An insight into the computational theories of John Searle.
This paper examines how John Searle has shown himself to be one of the most important philosopher’s of mind and language of the last fifty years and how he also has an exceptionally strange place among the pantheon of the hallowed philosophers within this field. It explores how this strange place has do with the fact that Searle’s skepticism has led him into an intense and heated debate with many other philosophers about the possibility of actually creating an effective artificial intelligence based on several inherent facts about the very nature on consciousness itself.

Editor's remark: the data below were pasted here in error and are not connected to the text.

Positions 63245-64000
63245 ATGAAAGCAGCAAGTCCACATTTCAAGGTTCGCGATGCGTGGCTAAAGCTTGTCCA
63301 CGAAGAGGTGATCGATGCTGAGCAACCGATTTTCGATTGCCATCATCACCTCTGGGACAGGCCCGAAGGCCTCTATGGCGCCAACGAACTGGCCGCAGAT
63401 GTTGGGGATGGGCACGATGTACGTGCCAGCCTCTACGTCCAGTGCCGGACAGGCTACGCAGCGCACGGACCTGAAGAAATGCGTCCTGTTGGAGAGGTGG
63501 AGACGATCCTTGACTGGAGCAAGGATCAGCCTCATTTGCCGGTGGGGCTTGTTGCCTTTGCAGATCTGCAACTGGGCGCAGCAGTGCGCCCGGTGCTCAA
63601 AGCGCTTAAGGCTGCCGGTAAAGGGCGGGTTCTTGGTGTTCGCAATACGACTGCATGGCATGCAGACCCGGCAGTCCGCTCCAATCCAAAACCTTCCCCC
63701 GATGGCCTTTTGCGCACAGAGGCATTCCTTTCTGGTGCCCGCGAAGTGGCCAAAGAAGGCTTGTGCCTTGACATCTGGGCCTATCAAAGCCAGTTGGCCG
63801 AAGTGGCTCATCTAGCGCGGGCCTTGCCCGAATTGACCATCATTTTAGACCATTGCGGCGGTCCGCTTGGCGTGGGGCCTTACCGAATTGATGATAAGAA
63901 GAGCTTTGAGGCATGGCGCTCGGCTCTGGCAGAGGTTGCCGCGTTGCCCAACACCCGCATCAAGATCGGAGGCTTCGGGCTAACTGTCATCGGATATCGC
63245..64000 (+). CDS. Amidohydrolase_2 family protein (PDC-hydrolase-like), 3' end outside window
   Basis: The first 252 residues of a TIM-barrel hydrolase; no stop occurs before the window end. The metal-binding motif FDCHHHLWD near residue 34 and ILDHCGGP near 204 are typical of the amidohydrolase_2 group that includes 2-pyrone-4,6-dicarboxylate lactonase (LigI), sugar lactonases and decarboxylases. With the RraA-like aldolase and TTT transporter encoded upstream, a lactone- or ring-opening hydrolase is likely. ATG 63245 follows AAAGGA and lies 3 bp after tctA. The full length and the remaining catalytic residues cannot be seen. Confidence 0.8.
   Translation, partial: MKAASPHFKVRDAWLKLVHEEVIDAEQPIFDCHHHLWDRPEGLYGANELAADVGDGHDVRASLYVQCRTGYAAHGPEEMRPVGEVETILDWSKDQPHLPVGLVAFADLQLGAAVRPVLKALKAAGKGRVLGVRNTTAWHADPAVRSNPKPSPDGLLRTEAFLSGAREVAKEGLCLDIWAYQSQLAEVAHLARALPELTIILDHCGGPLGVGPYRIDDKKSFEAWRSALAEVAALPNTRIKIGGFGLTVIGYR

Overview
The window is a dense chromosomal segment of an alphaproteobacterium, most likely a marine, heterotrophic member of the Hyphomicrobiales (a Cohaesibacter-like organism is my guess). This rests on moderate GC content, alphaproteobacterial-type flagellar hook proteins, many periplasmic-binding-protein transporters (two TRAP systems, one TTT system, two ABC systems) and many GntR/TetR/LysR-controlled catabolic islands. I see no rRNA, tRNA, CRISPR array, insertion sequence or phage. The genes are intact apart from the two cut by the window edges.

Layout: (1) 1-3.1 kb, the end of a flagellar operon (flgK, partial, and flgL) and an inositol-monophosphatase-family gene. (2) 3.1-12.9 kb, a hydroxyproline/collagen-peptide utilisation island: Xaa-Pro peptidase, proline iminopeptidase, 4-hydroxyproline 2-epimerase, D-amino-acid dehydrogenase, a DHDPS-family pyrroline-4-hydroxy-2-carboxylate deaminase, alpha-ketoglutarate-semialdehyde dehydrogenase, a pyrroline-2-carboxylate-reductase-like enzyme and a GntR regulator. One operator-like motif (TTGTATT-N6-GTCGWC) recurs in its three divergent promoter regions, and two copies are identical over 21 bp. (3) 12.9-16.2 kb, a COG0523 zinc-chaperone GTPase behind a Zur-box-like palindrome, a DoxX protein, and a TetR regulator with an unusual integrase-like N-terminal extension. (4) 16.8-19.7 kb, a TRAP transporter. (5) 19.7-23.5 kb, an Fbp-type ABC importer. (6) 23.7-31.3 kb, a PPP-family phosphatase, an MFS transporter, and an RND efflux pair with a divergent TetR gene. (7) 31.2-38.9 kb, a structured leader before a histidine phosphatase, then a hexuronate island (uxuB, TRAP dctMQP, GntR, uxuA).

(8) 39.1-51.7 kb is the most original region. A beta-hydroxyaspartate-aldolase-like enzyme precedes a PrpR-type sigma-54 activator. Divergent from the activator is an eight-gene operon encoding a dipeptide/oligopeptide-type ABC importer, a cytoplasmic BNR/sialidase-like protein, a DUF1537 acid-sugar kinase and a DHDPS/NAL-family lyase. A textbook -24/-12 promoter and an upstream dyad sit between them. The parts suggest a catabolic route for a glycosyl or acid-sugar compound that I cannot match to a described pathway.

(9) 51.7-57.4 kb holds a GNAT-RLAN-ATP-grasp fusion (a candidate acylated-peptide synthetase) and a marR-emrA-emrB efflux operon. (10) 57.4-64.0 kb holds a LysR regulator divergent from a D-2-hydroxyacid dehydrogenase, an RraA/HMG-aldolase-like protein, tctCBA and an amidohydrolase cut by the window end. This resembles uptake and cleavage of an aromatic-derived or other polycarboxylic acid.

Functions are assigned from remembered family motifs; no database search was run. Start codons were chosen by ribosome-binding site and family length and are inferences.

“What, exactly, however, is the problem as created in Searle’s Chinese Box? Well, part of the main problem, as he contends it from the very outset, lies in the fact that computers and human minds function on a completely different level. To begin with, he points out that computers behave according to set of syntactical rules, very much like grammar in language, and these are the sort of rules that exist in computer programming. He agrees with the point that the human mind must also have a syntactical component, but he disagrees very deeply with the notion that the syntactical component is all that exists in human minds, because he argues that, unlike machines, human minds have an inherent semantic component that generates meanings as well.”